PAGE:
Kiwi Corporate Hospitality – It’s a Little Bit Different by Emily Smart

ASB Championship Tennis

What a delightful treat. Two complimentary corporate tickets to the Auckland ASB women’s open tennis championship in the middle of a beautiful summer. Babysitter sorted, outfit chosen, full breakfast eaten beforehand to soak up excess alcohol, partner in unusually good mood, and a date-like atmosphere in preparation for our big day out.

Now I’m not sure what image you have in mind when I say corporate hospitality, but I’ll take this opportunity to relay my one and only experience which was, suffice to say, an evening of drunken debauchery in an environment of opulence (can nice food and alcohol be described as opulent?)

A Visit to Stamford Bridge

Back in the day, when I worked in Londinium (a  faraway city in a faraway land), the agency I worked for organised a corporate box at Stamford Bridge to watch Chelsea vs. I can’t remember at all, and it’s rather inconsequential to the story anyway. I remember feeling like a VIP. We were ushered straight through at the gates rather than queuing with the proletariat. Actually, given the richness of that part of London, coupled with the fact that Chelsea Football Club is now run by an oligarch, forget the proletariat; let’s say queuing with the middle class fans. We were whisked away to a ‘box’. Upon entering, we were greeted with a bulging table of food, alcohol aplenty and even a fridge with ice cold beer. The indoor outdoor flow was great for a cold winter’s evening. Outside, balcony seats awaited us with some of the best views in the house. When it got too cold/boring, we simply retreated back inside and watched the game behind glass with a pork pie and a Sauvignon Blanc. Perfect. One complimentary programme and 6 pints of wine later, I left Stamford Bridge wishing that all my weekends were filled with jollies to corporate events.

Kiwi Hospitality

Anyway, shall we get back to the original story? We arrived at the tennis grounds to a forbidding sky and, quite strangely, a gaggle of old people. Worse still, they were old people who hadn’t bothered to get dressed up for the occasion and their attire was more suited to a 35 km bush walk than attending a top level tennis match on the centre court at the ASB stadium. Being rather myopic and old, none of them was able to notice that I was wearing a new dress, and couldn’t therefore tell me how nice I looked.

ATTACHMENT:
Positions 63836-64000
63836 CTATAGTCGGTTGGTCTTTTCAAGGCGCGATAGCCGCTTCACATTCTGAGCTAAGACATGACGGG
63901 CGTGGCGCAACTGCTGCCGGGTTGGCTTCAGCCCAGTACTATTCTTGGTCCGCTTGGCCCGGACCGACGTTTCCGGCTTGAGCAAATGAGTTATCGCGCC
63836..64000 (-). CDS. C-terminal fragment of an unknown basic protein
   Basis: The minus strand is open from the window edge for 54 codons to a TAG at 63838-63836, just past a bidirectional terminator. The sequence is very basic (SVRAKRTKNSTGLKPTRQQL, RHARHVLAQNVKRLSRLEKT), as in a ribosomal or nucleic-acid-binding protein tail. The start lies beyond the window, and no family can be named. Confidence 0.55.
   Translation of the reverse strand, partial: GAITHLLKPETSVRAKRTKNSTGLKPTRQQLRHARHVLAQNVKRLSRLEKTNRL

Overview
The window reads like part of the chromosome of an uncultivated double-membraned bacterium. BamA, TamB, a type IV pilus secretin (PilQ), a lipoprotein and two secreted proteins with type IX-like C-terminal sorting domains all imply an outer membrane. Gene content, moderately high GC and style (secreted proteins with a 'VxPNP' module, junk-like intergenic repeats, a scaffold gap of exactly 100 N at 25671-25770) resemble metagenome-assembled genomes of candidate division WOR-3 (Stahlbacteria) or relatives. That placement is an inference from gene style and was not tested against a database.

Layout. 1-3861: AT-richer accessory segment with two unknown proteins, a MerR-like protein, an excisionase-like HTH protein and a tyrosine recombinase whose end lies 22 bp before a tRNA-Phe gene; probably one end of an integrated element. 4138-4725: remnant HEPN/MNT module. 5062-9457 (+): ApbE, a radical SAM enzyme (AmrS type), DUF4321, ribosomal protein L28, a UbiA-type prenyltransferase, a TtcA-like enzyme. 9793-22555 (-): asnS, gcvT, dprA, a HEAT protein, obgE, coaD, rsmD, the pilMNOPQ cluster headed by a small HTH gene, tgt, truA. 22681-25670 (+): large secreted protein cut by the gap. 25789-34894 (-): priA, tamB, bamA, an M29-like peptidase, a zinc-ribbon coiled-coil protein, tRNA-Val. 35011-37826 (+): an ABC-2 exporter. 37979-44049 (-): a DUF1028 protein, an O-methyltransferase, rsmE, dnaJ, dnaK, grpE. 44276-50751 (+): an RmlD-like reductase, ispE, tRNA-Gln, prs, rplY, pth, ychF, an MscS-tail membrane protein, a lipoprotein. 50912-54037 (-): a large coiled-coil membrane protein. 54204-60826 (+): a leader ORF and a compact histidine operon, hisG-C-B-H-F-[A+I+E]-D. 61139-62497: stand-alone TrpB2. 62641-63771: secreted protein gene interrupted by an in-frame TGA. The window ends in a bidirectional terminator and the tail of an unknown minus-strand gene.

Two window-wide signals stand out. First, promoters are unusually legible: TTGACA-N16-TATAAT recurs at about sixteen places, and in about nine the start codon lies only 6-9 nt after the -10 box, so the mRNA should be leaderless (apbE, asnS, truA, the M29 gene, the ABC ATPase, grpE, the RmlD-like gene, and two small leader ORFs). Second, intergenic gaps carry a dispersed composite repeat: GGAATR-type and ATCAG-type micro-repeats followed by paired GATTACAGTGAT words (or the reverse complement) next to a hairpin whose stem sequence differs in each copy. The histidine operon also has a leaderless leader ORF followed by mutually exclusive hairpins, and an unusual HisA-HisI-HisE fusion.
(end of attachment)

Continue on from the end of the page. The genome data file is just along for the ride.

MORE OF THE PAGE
We made our way to the corporate hospitality tent. On the way, I spotted a rather grand pub-like tent sponsored by Heineken which was smartly kitted out and managed by a handsome young lad pouring pints. By this time my expectations were high and my alcohol levels low. Then we saw it. The ASB hospitality tent.  What might once have been, in the dim and distant past, a beautiful white ‘marquee’, now stood before me  akin to something a troop of scouts would stay in, rather than a venue for the preferred suppliers and clients of a high street bank. We mounted the steps eagerly, as it was just past 11.30 am and surely time for a small aperitif or a cocktail before our long lunch. I won’t wax lyrical; in short it was pretty damn shoddy to say the least. On offer at the ‘bar’ (a stained white table cloth draped over a bench), we had Jacob’s Crack fizz, a bottle of something purporting to be red wine and an average bottle of white. On the table to my right was some chicken on a stick that had listeria written all over it, and a couple of curled up sarnies. I’ve seen better spreads at Bunning’s sausage sizzle than I saw in the scout tent.

We attempted to circulate and mingle, awaiting a host of some kind to welcome us. It took 5 seconds to mingle which involved me walking to a seat and asking someone if the chair was taken. We sat around awkwardly, sans host, until we drained our glasses of cheap booze and headed for the court.

Anyone  for Tennis?

We sat undercover and watched a couple of matches, whilst gazing longingly at the ‘proper’ hospitality boxes scattered around the court. These people were enjoying a silver service meal, fine wines and appeared to have no interest in the match unfolding before them. I was proper jealous.

Making my way back to the hospitality (ahem) tent to refill my glass, I was disappointed to see that the bar was closed and one solitary dodgy looking sandwich remained on the table; God help anyone who had eaten the chicken. I hurried back to the centre court only to find it was raining, play was suspended and over the loudspeaker some witty official was playing ‘Raindrops keep falling on  my head’ which was, on reflection, a heck of a lot better than Cliff Richard standing up and making a spectacle of himself at Wimbledon some years ago.

Still, I can’t complain and I don’t want to appear ungrateful. When rain stopped play we headed for a long lunch, shared a pizza and had a glass of wine, without any small people asking to be taken to the toilet. So thank you ASB.

Now, does anyone know how I can get freebies for next year’s Heineken championships?

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